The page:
If you suffer from Sunday Night Dread, but have no idea what you’d rather be doing, you’re a rare individual. I bet you really DO know what you want to do, but have given fear such an upper hand that you won’t allow yourself to consider alternative possibilities.
Awareness if the first step. The sheer act of acknowledging Sunday Night Dread will eliminate a blockage and open your mind to new opportunities. Pay attention to the things about your job you actually like. Or the passions and pastimes you can’t wait to work on when you get home. These clues can help lead you to a life lacking Sunday Night Dread.
No matter what camp you’re in, it’s important to know that if your Friday night feels different than your Sunday night, you’re doing something wrong. You were not designed to toil away with your talents and passions rotting away on the sideline. Take that first step in eliminating Sunday Night Dread from your life today!
DJ Nelson says
I’m going to pass this along. I used to have Sunday night dread that turned into M-F blah blah’s until I took the leap and did what I wanted to do. People would be surprised how you can make things work if you let go of the fear, start planning, and take a big gulp of courage.
Adam Knapp says
I’ve had jobs, both dead end and career-oriented. Fact is, none of them were what I wanted to be doing and I kept trying to overcome that fear of being “trapped” somewhere I didn’t want to be. Eventually I stopped doing that and went into the movie industry, which is awesome and very rarely lets you think “well, what if I was doing something else..”
And even if you did, your next thought would be “…like WHAT?”
DJ — the process of getting rid of Sunday Night Dread (and the M-F blah blah’s) is not always easy, but it is very simple. Like you said, it just involves some planning and courage.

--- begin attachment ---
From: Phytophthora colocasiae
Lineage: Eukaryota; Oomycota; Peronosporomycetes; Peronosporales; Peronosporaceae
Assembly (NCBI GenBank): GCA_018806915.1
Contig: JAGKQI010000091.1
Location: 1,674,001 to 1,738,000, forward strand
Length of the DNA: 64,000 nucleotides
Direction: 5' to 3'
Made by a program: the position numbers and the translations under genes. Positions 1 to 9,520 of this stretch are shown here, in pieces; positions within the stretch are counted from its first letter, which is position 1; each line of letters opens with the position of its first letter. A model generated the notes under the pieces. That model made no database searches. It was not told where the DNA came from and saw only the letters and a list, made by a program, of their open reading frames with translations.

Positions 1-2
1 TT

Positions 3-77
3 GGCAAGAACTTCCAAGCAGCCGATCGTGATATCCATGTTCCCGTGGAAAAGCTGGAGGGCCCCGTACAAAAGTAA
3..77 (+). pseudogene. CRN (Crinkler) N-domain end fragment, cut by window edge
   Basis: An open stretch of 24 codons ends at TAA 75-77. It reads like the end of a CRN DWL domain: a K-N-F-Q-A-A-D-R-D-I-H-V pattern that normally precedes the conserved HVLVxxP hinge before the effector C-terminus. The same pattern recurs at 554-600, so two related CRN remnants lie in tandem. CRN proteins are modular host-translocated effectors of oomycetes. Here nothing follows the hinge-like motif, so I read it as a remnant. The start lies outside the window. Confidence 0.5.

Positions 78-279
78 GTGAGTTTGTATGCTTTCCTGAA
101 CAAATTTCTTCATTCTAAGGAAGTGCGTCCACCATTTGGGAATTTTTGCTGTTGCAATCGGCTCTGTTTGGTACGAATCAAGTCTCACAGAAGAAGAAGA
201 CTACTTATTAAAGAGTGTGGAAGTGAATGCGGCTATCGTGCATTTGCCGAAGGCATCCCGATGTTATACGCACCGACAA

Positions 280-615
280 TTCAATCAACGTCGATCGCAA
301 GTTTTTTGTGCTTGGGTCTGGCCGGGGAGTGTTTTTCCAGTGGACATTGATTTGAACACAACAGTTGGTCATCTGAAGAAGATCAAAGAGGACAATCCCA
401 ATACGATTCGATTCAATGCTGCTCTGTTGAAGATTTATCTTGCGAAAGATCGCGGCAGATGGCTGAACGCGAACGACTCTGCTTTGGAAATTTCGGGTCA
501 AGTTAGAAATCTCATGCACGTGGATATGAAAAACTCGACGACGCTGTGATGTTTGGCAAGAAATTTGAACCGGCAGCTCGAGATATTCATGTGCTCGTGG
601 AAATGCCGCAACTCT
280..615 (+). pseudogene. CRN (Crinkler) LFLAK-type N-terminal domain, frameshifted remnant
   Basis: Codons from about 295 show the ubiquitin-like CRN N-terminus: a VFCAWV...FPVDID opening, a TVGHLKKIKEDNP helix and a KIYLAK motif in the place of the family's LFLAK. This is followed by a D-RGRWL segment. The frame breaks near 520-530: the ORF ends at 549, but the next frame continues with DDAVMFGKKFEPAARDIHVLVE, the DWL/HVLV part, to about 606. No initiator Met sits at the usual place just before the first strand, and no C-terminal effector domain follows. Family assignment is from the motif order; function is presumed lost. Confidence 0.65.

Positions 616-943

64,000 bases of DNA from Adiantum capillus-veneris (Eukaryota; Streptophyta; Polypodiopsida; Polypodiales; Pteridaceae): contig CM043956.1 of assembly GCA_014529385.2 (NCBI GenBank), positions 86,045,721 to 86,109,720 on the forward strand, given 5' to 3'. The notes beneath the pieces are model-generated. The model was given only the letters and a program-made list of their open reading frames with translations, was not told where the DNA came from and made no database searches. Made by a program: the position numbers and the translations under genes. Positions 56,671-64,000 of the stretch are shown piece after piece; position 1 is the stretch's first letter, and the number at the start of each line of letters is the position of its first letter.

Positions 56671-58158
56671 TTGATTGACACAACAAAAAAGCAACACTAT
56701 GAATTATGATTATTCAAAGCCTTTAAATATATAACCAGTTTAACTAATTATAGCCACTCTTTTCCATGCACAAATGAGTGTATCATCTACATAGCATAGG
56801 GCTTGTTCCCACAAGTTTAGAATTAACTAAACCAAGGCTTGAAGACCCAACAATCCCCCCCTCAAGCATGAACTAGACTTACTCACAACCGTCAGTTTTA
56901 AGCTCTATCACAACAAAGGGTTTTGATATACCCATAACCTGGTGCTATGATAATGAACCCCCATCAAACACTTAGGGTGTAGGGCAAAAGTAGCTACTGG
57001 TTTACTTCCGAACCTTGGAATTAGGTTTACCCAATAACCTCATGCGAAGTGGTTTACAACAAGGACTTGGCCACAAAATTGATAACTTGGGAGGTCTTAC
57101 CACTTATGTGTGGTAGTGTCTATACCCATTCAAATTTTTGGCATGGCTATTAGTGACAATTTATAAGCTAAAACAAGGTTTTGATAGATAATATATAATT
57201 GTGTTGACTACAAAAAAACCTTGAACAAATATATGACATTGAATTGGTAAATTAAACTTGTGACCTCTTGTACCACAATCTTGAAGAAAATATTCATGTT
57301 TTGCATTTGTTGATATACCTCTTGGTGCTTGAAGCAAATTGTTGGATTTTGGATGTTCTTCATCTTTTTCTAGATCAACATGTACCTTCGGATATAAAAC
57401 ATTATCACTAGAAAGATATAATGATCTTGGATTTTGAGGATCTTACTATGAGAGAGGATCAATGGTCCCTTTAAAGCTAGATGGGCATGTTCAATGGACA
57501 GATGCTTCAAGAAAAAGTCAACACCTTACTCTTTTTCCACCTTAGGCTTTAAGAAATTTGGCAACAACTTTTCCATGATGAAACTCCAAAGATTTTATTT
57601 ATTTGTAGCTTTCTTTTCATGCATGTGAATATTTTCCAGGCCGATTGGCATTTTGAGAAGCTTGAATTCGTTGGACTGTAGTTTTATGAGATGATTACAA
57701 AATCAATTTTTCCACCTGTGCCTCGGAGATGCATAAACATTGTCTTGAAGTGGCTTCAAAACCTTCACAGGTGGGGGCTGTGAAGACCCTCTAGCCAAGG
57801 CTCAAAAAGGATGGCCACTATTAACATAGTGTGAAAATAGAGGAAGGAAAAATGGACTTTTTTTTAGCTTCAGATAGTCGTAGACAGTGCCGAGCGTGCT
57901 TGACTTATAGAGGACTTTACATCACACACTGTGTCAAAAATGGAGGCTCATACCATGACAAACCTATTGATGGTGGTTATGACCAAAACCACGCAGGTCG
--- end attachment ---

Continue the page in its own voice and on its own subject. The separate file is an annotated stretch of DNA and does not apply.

Adam — Good for you! It’s awfully hard to feel trapped when you’re doing what you love.
I think we focus way too much on “what makes us happy” instead of being thankful for the opportunities we have. I think talking like this just breeds more discontent.
If people really wanted to do something, they’d do it.
Great blog post! I enjoy my job, and I do have dreams that I’m working on slowly. Sometimes it’s just a matter of timing. Thanks for the reminder to not forget our dreams!
Jeff — You bring up a great point. We can never find true happiness unless we can learn to be grateful for what we already have. Like children, we need to appreciate the little things all around us. And ultimately, people are responsible for creating change in their own life. But this article was written for the people who think “Sunday Night Dread” is normal. I believe that, just as Marianne Williamson once wrote, “We are born to make manifest the glory of God that is within us.” In my estimation, it is awfully hard to do that when we endlessly toil away at a job we dislike or are ill-suited for.
Libby — You add another ingredient to the puzzle. Not only do we need planning and courage, we also need patience. Keep working on those dreams!
Thank you. Great insight.
Most people with “Sunday Night Dread” have what I call “Self-Bullying” going on. They won’t let themselves live the life their spirit wants. Their inner bullies (and you can guess whose voices you really have on the inside) won’t let them step beyond their fears and risk whole-heartedly going for what their spirit wants.
Once people abandon their inner “self-bullies,” they can use their brains and skills to help them make the steps they need.
It took two heart attacks in 1988 for me to see that I had to give myself my heart’s desire or die. I made a big career shift and have been feeling wonderful ever since. Now I go to bed each night looking forward to tomorrow with zest and joy.
Good for you, Ben! Great addition to the discussion. I like the idea of “self-bullies.”
I’m a teacher and I love my job, but my SND stems from the fact that I hate waking up so early.
Yeah, I’m not a fan of early morning awakenings, either. The key is whether or not what you’re getting up for is worth it. After all, even the most perfect jobs have their inconveniences.